Margaret Hensley, an ardent Democrat from Seymour, lamented that Obama's background would make him much easier for McCain to beat.

"I'm scared to death that if he were elected there will be a shooting or a riot," she said.

Such sentiments are common in Seymour. Obama can only hope that cutting off his ties to Rev. Wright keeps them from spreading too far.

Adam C. Smith can be reached
at asmith@sptimes.com
or (727)893-8241.

In Smalltown, U.S.A., Obama's campaign looks doomed 04/29/08 [Last modified: Friday, May 2, 2008 9:52pm]
Photo reprints | Article reprints

© 2017 Tampa Bay Times

    

Join the discussion: Click to view comments, add yours

Loading...
  1. Navy parachutist dies during demonstration over Hudson River

    Military

    JERSEY CITY, N.J. — In the shadow of the Statue of Liberty, a Navy Seal team member fell to his death Sunday after his parachute failed to open during a Fleet Week demonstration over the Hudson River.

    Officials surround a U.S. Navy Seal's parachute that landed in a parking lot after the parachutist fell into the Hudson River when his parachute failed to open during a Fleet Week demonstration over the river in Jersey City, N.J. The Navy said the parachutist was pronounced dead at Jersey City Medical Center. [Joe Shine | Jersey Journal via AP]
  2. As White House defends Jared Kushner, experts question his alleged back-channel move

    National

    WASHINGTON — The Trump administration argued over the weekend that back-channel communications are acceptable in building dialogue with foreign governments, part of an effort to minimize fallout over White House adviser Jared Kushner's reported discussion about creating a secret conduit to the Kremlin at a Russian …

    President-elect Donald Trump embraces son in law Jared Kushner, as his daughter Ivanka Trump stands nearby, after his acceptance speech at the New York Hilton Midtown in the early morning hours of Nov. 9. [Mark Wilson | Getty Images]
  3. Sunstar ambulance unit overturns at Drew Street intersection in Clearwater, prompts road closures

    Accidents

    The intersection of Drew Street and Fort Harrison Avenue in Clearwater is closed following a crash that involved a Sunstar ambulance unit, according to the Clearwater Police Department.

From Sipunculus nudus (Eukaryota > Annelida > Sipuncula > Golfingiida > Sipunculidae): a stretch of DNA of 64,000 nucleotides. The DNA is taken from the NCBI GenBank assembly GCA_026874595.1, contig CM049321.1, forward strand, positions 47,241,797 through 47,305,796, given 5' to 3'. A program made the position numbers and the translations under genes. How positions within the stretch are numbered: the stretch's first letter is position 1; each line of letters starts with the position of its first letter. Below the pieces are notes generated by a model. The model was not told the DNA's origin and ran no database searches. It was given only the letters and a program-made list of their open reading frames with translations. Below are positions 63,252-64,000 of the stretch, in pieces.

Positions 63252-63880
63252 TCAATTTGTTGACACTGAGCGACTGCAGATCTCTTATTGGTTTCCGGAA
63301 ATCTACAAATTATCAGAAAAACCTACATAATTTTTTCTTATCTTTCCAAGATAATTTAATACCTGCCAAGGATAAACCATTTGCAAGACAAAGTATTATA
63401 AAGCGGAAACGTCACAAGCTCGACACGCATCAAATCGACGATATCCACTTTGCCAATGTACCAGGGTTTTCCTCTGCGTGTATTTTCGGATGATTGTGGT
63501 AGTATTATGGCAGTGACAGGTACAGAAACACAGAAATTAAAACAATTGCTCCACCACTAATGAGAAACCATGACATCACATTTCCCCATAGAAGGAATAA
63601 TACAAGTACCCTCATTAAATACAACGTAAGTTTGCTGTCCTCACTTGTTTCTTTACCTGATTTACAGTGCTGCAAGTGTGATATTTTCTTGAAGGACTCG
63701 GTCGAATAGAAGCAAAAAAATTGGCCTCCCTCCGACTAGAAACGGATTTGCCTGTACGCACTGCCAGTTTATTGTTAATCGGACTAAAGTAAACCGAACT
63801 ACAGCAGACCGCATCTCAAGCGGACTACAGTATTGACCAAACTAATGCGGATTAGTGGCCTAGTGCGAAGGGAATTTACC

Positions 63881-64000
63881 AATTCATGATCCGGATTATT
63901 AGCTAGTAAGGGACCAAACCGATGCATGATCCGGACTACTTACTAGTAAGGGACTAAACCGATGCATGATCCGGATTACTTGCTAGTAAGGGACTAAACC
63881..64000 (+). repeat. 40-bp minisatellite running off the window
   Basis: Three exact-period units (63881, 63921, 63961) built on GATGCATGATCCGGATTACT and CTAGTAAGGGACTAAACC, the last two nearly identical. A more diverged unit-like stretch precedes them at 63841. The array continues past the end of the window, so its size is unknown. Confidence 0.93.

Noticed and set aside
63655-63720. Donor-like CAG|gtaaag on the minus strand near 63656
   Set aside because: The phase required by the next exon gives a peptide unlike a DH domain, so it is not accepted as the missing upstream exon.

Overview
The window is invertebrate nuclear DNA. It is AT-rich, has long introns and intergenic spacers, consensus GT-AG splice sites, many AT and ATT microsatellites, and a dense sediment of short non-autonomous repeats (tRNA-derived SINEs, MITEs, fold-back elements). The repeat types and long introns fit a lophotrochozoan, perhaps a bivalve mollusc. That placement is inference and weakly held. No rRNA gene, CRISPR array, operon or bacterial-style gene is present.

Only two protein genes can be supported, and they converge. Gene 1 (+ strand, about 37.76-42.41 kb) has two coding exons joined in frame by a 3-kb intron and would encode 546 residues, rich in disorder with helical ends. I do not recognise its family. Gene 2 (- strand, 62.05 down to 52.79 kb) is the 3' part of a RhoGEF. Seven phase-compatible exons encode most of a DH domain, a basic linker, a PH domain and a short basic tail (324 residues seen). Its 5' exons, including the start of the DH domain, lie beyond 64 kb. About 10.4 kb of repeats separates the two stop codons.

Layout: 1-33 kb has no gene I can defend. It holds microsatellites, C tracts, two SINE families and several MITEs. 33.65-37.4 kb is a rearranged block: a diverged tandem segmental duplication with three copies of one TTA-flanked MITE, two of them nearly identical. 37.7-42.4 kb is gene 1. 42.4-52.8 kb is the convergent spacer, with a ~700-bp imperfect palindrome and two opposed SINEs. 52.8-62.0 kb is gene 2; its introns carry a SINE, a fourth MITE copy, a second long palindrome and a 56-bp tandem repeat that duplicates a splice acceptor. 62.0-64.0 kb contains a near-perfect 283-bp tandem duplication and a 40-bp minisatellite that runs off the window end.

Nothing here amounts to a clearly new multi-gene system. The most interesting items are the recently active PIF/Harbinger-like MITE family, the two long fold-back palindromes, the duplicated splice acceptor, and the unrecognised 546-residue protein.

A Sunstar unit flipped in the intersection of Drew Street and Ford Harrison Avenue in Clearwater Monday morning after a car reportedly ran a red light and struck the ambulance, according to the Clearwater Police Department.
  4. Merkel spokesman: Germany still seeking stronger U.S. ties

    Nation

    BERLIN — Berlin remains committed to strong trans-Atlantic relations, but Chancellor Angela Merkel's suggestion after meetings with President Donald Trump that Europe can no longer entirely rely on the U.S. "speaks for itself," her spokesman said Monday

    German Chancellor Angela Merkel delivers a speech during an election campaign of her Christian Democratic Union, CDU, and the Christian Social Union, CSU, in Munich, southern Germany, Sunday. Merkel is urging European Union nations to stick together in the face of new uncertainty over the United States and other challenges. [Matthias Balk/dpa via AP]
  5. Tampa police: 46 arrests, 47 ejections at two-day Sunset Music Festival

    Public Safety

    Times staff

    TAMPA — In a preliminary tally Monday morning, police declared there were "no major incidents" during the two-day Sunset Music Festival at Raymond James Stadium but boosted the number of arrests and rejections they provided in earlier reports during the weekend.

    A Tampa Fire Rescue all-terrain vehicle patrols the parking area north of Raymond James Stadum on Sunday, day two of the Sunset Music Festival. [LUIS SANTANA   |   Times]